My aim is to classify vegetation types, using areal/ satellite imagery, in a small (4km^2) area of the North York Moors (UK). This area contains two small rivers and their catchment areas; one of the rivers is in an area of planted forestry and the other open heather moorland. I plan is to classify the image to better discriminate between the vegetation types to teach students about the effect vegetation has on rivers.

I have an area in mind and have done this kind of classification exercise before, however only when following tutorials and using Landsat data in ArcGIS. I now need help locating multi spectral imagery of high enough quality for my 4km area (so not Landsat) and help to classify it using QGIS.

My question is therefore two fold:

a) where can I purchase/ acquire such high quality data?

b) how do I preform classification on a multi spectral image which is not Landsat in QGIS (or is it even possible)?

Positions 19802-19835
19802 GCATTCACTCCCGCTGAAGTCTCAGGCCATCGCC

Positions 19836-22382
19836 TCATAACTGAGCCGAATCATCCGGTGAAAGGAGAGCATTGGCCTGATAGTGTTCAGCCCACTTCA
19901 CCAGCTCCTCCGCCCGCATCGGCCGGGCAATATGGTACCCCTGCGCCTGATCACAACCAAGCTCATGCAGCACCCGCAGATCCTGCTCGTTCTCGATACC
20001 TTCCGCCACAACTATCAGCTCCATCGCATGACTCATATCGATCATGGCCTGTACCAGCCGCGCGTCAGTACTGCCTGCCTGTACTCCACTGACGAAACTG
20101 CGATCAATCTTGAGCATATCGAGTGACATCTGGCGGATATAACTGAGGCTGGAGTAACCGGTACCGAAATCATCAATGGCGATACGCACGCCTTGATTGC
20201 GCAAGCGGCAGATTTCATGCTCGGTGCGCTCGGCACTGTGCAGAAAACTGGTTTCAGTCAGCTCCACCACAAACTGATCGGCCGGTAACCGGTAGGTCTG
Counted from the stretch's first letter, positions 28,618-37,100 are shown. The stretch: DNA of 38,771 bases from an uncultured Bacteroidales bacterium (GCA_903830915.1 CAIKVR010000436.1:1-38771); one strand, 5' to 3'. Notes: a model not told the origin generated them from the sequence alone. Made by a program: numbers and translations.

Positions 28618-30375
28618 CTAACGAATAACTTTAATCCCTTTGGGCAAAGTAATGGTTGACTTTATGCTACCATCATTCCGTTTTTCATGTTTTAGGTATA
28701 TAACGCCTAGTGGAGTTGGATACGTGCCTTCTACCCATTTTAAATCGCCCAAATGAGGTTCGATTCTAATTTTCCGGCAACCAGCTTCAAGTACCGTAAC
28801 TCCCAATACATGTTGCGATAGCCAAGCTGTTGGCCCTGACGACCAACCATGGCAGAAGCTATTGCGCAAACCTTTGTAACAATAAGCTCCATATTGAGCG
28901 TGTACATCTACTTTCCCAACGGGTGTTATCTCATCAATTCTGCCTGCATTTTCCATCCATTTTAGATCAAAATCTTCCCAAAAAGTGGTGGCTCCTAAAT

• For the North York Moors you might be interested the the Environment Agency which has released LIDAR as opendata environmentagency.blog.gov.uk/2015/09/18/… (it will back online on 3rd December 2015 due to changes in datacentre locations)
    – Mapperz
    Commented Nov 30, 2015 at 18:13
  • Thank you I have come across this before, it an amazing resource but unfortunately missing in the area I am interested in! Commented Dec 4, 2015 at 9:40

1 Answer 1


A) acquiring data - you can purchase high quality data from AirBUS D&S, DigitalGlobe or Blackbridge. You may be able to get free imagery from DigitalGlobe, if your project is applicable for an 'Imagery Grant' - see this link. None the less, buying a small amount of data is not all that expensive, and it will allow you to create good maps and illustrations.

B) Performing classification on other types of imagery is much the same as it is for Landsat. The tutorial may have a few things specific for Landsat, but in general, the approach is the same.
Without a link to the specific tutorials that you have read, it will be difficult to point at specific differences, but it is definitely possible to do classification on data from other satellites.

Your Answer

By clicking “Post Your Answer”, you agree to our terms of service and acknowledge you have read our privacy policy.

Not the answer you're looking for? Browse other questions tagged or ask your own question.